News Archive
IN/FLUX at Pelham Art Center

Pelham Art Center presents IN/FLUX (Sept. 20th – Nov. 3rd), a visual art exhibition of people in flux, or an influx of people, bringing together immigrant and first generation artists curated by Executive Director Charlotte Mouquin and Gallery Advisory Board Member Victoria Rolett. Each artist responds to immigration stories through their unique vantage point in a time of diverging world views. Challenging norms, these artists place an up-close lens on historical and present-day issues surrounding traversing the globe, including the travails of oppression betwixt borders. Utilizing a variety of art media, they reflect the complexity of immigrant experience through installation, sculpture, encaustic, photography, design, collage, and bio art.
Artists: Corina S. Alvarezdelugo (Venezuelan) , Selin Balci (Turkish), Nicky Enright (Ecuadorian-American), David Rios Ferreira (first generation Puerto Rican), Alejandra Hernandez (first generation Mexican), Jenny Polak (British), Omid Shekari (Iranian), Ruben Natal San Miguel (Puerto Rican), Natalia Nakazawa (first generation Uruguayan/Japanese American) and Victoria-Idongesit Udondian (Nigerian).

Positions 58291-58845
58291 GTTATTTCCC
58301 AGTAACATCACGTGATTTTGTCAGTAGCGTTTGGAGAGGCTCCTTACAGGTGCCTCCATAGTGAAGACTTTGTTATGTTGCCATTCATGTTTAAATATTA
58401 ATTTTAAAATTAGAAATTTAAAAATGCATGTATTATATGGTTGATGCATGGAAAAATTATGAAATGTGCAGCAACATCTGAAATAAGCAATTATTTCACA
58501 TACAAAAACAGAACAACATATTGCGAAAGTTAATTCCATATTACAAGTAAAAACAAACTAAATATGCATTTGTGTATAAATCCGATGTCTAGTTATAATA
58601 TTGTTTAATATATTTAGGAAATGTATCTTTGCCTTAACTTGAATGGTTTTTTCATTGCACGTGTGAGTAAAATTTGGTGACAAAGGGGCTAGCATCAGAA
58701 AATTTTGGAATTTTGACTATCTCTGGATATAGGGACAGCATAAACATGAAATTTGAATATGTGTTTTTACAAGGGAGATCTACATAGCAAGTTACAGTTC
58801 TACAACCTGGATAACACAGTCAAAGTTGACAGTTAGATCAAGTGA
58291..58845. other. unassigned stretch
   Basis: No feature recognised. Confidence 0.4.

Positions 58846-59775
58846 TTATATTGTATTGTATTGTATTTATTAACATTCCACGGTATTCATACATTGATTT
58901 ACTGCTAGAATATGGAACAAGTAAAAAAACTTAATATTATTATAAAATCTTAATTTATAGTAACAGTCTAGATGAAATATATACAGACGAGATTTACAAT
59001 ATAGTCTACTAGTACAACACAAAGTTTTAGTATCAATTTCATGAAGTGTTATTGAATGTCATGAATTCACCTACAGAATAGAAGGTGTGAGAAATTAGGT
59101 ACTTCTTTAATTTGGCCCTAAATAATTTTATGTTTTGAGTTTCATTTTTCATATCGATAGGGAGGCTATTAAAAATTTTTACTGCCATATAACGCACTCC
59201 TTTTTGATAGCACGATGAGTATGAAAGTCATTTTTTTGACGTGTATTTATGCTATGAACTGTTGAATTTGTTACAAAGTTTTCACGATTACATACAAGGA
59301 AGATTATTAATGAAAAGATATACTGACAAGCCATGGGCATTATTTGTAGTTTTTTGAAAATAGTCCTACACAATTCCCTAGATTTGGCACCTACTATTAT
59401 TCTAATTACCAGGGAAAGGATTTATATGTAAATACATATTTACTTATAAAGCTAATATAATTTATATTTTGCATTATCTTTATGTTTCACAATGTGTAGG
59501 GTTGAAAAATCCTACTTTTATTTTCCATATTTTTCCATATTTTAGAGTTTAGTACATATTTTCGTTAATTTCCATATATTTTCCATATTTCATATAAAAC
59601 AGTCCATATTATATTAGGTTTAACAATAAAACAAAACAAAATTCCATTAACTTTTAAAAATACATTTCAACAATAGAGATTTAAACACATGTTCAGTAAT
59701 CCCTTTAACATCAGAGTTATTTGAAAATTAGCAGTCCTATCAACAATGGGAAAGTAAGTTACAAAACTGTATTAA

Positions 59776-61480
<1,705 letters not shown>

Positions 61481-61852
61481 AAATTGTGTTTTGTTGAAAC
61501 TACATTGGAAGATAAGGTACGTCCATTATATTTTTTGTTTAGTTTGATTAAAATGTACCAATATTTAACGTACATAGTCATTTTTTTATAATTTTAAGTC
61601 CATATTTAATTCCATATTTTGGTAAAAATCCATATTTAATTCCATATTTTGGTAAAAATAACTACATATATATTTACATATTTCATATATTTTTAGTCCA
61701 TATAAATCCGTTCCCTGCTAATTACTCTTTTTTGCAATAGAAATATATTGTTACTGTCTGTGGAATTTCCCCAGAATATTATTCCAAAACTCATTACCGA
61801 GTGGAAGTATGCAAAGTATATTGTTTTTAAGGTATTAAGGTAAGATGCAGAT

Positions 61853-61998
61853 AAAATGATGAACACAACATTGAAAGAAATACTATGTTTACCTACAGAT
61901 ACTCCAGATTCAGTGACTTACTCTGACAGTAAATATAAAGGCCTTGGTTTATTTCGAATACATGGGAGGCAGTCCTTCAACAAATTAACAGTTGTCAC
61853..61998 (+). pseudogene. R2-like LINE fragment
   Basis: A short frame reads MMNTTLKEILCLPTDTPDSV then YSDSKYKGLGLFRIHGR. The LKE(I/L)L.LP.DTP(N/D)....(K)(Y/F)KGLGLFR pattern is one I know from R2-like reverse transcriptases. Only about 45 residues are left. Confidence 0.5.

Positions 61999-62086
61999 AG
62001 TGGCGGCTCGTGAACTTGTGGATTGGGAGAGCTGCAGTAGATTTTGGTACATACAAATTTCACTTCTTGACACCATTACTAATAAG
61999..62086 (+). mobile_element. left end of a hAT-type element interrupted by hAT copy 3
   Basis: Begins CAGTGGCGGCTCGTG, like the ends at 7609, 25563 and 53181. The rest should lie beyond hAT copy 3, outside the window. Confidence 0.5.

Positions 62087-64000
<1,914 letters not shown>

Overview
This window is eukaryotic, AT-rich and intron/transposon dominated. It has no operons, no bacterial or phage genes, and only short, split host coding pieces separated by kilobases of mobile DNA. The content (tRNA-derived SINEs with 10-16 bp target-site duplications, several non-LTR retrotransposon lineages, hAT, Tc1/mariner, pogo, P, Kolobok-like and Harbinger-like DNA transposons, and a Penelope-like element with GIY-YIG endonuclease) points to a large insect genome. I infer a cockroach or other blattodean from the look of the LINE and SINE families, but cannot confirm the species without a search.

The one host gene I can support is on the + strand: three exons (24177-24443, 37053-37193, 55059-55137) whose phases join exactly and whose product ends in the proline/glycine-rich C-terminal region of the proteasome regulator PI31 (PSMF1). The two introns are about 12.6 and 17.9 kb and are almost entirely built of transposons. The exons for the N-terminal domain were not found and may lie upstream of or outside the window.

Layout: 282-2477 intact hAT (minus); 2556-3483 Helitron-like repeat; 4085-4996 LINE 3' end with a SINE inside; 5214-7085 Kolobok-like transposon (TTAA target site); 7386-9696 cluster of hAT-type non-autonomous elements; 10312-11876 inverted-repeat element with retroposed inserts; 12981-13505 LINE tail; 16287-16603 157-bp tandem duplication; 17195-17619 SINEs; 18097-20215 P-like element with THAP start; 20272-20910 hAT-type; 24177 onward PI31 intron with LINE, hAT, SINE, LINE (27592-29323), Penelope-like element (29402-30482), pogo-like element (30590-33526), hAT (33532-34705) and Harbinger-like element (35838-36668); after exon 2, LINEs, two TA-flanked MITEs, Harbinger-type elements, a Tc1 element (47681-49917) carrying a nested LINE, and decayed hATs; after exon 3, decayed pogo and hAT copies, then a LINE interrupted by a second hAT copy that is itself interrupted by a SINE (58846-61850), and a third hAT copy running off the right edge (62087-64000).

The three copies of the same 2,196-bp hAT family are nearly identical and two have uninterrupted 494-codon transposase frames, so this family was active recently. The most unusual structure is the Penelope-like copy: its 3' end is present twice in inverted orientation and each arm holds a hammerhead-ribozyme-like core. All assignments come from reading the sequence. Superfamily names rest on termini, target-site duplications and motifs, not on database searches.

Finalist for Baker Artist Award

These 38 artists were selected from over 900 artists who created a Baker Artist Portfolio in 2019. An anonymous jury selects artists who exemplify excellence in three areas: mastery of craft, artistic excellence, and a unique vision.

By Eli Zeger, City Paper

"Selin Balci also considers space exploration, though it's from a more removed perspective. Balci’s piece is a magnified image of a series of petri dishes, with each simultaneously functioning as zoomed-in representations of cells. It's large and spreads across most of the wall—most visible, like a microscope, from far away. When you take three or four steps back, ‘Land’ forms a constellation of sorts in which the dishes are gathered in clusters that meander in a downward slope. In the past, Balci has organized them into the worldmap, and in ‘Land’ she uses these petri dishes, which quarantine the smallest of humanly known substances and each act like their own star, to emblematize outer space phenomena—the most humanly inconceivable shit ever, really. The piece is a convergence of the most extreme forms of zooming-in and zooming-out. For Balci, microscopes might as well be telescopes."